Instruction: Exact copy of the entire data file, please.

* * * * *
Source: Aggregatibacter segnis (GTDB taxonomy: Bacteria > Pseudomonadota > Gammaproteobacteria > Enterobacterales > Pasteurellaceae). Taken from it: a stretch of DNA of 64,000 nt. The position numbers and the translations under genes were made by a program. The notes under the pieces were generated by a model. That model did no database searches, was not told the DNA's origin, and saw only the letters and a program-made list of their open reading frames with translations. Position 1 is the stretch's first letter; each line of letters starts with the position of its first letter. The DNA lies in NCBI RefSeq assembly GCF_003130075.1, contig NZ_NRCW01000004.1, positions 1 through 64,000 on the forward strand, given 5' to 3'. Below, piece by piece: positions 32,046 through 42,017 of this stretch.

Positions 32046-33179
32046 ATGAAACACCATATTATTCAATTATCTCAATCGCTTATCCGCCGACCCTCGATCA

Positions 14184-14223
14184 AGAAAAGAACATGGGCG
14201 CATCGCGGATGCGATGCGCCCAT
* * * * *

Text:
Source: Aggregatibacter segnis (GTDB taxonomy: Bacteria > Pseudomonadota > Gammaproteobacteria > Enterobacterales > Pasteurellaceae). Taken from it: a stretch of DNA of 64,000 nt. The position numbers and the translations under genes were made by a program. The notes under the pieces were generated by a model. That model did no database searches, was not told the DNA's origin, and saw only the letters and a program-made list of their open reading frames with translations. Position 1 is the stretch's first letter; each line of letters starts with the position of its first letter. The DNA lies in NCBI RefSeq assembly GCF_003130075.1, contig NZ_NRCW01000004.1, positions 1 through 64,000 on the forward strand, given 5' to 3'. Below, piece by piece: positions 32,046 through 42,017 of this stretch.

Positions 32046-33179
32046 ATGAAACACCATATTATTCAATTATCTCAATCGCTTATCCGCCGACCCTCGATCA

Positions 14184-14223
14184 AGAAAAGAACATGGGCG
14201 CATCGCGGATGCGATGCGCCCAT